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The Canadian geneticist who isolated the cystic fibrosis gene looks back on the impact of her work

Author: UNB Alumni

Posted on Jun 26, 2023

Category: Inspiring Stories , Science , UNB Fredericton

Johanna Rommens Sickkids Toronto - photo courtesy of Toronto Public Library Archive

When geneticist and senior scientist emeritus Dr. Johanna Rommens (BSc'80, PhD'86) was first featured in Alumni News magazine in 1996, she was riding the high of accomplishing breakthrough research that would change the fate of those diagnosed with cystic fibrosis (CF). It was a few years earlier, in 1989, that Dr. Rommens, as part of a small team at SickKids in Toronto, identified and cloned the CFTR gene, which when mutated, is responsible for causing CF.

The lead author of the gene-cloning paper, Dr. Rommens remembers her excitement that day. “It was a Friday in June 1989 and I was reasonably certain we had the right gene. I couldn’t sleep a wink that night. It was terribly exciting to think about how much of a difference this could make for patients and their families. It was a huge stride for patient survival and preventing serious outcomes.”

She would continue with ground-breaking research in her career, also discovering the gene responsible for Shwachman-Diamond syndrome, a rare genetic disorder that causes pancreatic and hematologic problems. “It’s a rare disease and I observed that clusters of genetic diseases have commonalities, and we can learn so much from one to the other. These related pathways allow us to think about therapeutics we can use in common.”

Before she became a global superstar in molecular genetics, Dr. Rommens studied at UNB to earn an undergraduate degree in biology and organic chemistry. She’d moved to Fredericton from her home in Melrose, New Brunswick, where her parents – immigrants from Holland – ran a dairy farm. “I always wanted to be a scientist, and my father encouraged it. I received a Beaverbrook Scholarship and that had a big influence on me, because a kid from rural New Brunswick doesn’t usually believe they can be a professor. It gave me the confidence that I could do it.”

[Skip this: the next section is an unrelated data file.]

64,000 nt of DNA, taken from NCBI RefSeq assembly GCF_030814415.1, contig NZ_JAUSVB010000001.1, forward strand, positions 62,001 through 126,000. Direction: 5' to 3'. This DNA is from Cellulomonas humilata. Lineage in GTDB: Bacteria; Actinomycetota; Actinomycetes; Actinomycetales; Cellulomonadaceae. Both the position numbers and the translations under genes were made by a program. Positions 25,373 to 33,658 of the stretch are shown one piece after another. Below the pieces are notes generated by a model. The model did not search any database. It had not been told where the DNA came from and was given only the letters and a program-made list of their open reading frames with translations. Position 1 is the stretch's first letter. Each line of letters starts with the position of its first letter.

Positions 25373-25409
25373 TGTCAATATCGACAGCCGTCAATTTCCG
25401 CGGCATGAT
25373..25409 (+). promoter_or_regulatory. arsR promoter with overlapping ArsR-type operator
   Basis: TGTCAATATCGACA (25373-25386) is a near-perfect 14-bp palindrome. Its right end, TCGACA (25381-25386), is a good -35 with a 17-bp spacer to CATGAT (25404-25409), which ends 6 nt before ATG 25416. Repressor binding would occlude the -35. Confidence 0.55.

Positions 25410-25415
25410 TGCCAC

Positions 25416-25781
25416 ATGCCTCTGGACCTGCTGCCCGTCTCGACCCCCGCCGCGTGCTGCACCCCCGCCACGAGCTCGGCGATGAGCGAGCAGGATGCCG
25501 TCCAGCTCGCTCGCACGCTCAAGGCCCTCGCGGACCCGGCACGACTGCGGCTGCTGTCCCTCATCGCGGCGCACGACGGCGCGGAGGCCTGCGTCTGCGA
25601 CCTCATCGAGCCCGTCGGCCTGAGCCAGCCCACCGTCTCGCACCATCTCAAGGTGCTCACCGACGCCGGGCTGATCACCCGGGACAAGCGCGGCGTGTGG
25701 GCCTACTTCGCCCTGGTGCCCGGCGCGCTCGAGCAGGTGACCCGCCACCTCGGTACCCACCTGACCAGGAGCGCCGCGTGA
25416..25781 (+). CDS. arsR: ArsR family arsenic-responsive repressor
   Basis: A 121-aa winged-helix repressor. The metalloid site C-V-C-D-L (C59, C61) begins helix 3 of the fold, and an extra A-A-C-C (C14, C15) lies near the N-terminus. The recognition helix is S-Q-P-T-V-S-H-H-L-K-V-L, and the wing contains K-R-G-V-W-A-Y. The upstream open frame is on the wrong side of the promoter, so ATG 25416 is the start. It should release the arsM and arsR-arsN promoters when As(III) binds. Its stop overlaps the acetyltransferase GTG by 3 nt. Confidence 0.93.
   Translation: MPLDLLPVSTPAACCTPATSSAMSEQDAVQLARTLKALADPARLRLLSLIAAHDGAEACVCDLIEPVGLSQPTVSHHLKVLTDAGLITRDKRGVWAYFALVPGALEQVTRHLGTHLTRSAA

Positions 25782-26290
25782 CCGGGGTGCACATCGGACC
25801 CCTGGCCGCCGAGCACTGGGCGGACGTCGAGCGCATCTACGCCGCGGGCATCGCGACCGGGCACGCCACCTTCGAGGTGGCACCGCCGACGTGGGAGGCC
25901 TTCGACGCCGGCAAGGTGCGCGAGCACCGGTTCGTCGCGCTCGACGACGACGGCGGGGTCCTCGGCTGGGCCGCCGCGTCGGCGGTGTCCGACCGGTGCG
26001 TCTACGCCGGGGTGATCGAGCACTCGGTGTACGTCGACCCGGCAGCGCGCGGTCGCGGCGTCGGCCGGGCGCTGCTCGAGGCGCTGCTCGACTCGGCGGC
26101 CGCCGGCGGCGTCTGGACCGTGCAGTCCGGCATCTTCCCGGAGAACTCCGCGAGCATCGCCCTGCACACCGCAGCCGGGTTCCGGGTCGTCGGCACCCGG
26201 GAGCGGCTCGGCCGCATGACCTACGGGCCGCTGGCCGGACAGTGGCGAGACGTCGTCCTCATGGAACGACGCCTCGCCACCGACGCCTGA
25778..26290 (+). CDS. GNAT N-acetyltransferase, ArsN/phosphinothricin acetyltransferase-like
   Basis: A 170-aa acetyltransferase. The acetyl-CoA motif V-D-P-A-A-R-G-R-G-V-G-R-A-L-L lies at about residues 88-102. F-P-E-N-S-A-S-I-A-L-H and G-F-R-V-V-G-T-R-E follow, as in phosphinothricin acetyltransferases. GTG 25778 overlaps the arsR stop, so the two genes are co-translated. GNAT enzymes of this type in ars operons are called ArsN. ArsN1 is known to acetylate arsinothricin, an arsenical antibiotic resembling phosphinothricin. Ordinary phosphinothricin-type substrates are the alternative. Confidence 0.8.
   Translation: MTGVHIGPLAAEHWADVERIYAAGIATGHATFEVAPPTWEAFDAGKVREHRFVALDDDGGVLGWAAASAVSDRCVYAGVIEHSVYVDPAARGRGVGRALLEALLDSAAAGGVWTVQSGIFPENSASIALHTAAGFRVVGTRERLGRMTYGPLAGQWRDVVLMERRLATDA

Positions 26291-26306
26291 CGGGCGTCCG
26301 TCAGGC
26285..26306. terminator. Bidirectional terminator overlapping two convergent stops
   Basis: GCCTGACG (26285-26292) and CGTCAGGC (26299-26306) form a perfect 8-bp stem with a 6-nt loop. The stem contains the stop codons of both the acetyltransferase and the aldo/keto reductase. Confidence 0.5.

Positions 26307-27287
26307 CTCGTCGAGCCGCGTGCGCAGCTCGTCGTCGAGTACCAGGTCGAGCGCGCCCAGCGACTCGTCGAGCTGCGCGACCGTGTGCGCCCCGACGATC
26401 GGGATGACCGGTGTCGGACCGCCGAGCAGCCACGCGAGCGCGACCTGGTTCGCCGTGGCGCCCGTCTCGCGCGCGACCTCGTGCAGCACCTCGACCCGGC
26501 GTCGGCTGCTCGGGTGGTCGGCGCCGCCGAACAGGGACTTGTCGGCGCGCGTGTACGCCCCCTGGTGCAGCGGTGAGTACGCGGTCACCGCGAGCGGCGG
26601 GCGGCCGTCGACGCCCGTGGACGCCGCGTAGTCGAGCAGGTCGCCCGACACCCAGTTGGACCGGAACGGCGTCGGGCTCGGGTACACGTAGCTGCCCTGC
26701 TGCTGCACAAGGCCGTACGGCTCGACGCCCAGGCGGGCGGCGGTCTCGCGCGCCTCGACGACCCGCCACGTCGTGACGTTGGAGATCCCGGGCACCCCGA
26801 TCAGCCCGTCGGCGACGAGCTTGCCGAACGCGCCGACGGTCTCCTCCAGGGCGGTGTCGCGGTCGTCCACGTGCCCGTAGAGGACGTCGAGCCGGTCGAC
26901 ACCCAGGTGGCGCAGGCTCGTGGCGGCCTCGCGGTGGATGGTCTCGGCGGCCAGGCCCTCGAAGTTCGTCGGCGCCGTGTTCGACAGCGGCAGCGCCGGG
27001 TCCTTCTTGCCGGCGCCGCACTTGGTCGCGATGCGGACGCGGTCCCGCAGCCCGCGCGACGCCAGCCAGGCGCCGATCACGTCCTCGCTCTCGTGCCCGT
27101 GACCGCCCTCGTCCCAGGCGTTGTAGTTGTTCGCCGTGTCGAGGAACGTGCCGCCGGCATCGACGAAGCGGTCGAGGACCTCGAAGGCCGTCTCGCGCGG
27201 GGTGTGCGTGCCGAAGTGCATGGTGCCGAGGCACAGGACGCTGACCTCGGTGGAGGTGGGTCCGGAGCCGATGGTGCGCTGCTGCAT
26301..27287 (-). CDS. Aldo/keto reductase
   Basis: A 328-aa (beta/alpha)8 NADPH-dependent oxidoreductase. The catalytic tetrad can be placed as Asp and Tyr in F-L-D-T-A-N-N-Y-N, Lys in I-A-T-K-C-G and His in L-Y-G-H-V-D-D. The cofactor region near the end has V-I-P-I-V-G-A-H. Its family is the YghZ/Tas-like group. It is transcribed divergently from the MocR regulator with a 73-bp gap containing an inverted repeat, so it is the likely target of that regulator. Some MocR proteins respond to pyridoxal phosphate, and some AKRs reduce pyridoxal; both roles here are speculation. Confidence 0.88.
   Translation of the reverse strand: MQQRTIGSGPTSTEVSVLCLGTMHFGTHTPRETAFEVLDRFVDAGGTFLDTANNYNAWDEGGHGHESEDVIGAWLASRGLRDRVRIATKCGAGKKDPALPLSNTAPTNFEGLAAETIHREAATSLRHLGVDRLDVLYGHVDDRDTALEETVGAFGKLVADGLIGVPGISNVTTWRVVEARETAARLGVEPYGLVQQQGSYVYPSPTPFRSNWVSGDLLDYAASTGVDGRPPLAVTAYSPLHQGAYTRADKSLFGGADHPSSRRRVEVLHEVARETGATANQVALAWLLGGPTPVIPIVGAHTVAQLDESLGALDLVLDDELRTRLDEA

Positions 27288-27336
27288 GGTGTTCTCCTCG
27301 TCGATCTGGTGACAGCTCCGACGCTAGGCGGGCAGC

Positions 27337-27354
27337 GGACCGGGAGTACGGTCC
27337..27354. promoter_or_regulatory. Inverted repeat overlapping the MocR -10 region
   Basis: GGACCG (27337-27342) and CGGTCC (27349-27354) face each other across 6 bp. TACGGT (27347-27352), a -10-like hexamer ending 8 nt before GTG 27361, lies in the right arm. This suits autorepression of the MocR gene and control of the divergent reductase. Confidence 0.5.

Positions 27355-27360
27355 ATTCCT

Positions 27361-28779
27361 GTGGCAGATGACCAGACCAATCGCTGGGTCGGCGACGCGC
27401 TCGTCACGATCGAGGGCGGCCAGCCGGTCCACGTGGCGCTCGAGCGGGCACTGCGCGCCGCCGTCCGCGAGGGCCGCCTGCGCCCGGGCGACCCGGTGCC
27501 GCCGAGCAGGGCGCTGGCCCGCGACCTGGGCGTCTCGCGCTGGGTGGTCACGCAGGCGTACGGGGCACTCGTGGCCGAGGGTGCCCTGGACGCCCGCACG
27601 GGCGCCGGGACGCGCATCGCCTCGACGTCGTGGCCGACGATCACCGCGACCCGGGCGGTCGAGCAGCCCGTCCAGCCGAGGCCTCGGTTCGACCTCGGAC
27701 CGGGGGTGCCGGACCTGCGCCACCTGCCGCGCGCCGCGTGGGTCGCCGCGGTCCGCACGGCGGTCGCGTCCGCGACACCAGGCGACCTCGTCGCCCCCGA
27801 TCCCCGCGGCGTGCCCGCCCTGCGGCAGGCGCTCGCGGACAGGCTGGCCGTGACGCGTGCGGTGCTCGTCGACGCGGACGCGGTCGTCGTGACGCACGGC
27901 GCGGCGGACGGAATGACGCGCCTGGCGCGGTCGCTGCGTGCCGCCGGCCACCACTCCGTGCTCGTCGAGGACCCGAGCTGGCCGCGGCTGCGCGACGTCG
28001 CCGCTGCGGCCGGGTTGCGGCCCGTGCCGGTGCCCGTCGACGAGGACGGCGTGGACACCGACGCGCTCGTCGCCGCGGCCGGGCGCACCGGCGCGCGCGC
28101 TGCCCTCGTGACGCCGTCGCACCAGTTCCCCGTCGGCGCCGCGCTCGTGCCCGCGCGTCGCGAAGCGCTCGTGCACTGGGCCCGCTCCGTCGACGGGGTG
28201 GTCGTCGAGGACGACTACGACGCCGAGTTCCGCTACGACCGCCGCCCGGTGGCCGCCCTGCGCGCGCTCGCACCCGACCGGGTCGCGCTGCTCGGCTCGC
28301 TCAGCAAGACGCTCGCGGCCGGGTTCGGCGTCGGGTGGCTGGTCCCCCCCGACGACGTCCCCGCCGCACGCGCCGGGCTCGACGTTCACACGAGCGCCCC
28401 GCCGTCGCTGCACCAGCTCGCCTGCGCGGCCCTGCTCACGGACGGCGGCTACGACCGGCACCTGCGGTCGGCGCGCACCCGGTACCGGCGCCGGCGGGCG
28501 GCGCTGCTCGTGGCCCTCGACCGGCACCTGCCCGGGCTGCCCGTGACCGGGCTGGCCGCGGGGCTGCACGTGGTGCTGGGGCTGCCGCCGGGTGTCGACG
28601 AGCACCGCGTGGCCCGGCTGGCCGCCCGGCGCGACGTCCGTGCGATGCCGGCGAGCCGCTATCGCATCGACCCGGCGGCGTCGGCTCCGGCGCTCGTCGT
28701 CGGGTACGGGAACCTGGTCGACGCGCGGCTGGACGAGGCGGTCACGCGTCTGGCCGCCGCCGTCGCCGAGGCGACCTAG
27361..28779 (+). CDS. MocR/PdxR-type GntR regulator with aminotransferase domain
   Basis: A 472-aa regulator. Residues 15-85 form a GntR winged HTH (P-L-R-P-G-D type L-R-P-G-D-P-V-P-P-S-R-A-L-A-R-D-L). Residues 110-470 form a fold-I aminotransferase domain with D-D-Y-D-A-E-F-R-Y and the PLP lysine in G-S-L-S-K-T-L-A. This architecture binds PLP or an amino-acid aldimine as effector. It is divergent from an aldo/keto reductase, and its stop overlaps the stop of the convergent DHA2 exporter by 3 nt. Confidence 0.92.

During her graduate studies she focused on synthetic chemistry as well as molecular biology and received her PhD from UNB in 1986. “It was at this moment in time when DNA sequencing and new technology were becoming available, and I started dreaming of working at SickKids. I thought it was a pipedream.”

It wasn’t.

She was hired at the Hospital for Sick Kids that very year as a post-doc in the lab of Lap-Chee Tsui, a highly respected geneticist. Dr. Rommens was also made a professor at the University of Toronto. 

“The past 30 years have really been the golden era of human genetics and I’ve been lucky enough to be a part of it. Families spend amongst the happiest or saddest days of their lives at SickKids, and this translates to us that have opportunity to work there. But to be in both the practical world of a hospital and the theoretical world of the university is wonderful. I explore abstract thinking but dwell in practical limitations.”

Dr. Rommens says she fell in love with human genetics because its about people. “It’s a special kind of science – a human science about families and inheriting genes. I love being able to be in the hospital working on the people side of things.”

Over the years, Dr. Rommens says that ambitions got higher and the expectations to do more, quickly, grew. “It’s slow work and I hope we can keep moving faster, because we need to keep making big steps. The contributions of genetics have been enormous for aging and health, and we’ve seen lately how fast we sometimes need to move to respond to needs. There’s a lot of pressure, and public distrust in science is worrying. The expectations are that everything is either yes or no, but in reality, it’s a lot of gray.”

As she looks back over the decades, she’s as passionate as ever. “When I was young and ambitious, I didn’t dwell on grayness. As you get older, you realize it’s more complicated. But the advances made are amazing. We now study huge groups of people and are getting a good handle on health and wellness and preventing disease.”

Dr. Rommens is still at SickKids and although semi-retired, still involved in a couple of CF projects. “What else would I do? It’s hard to imagine not doing this work if I’m healthy and able.”

With the discoveries that she and colleagues around the world are making, she may very well be able for quite some time.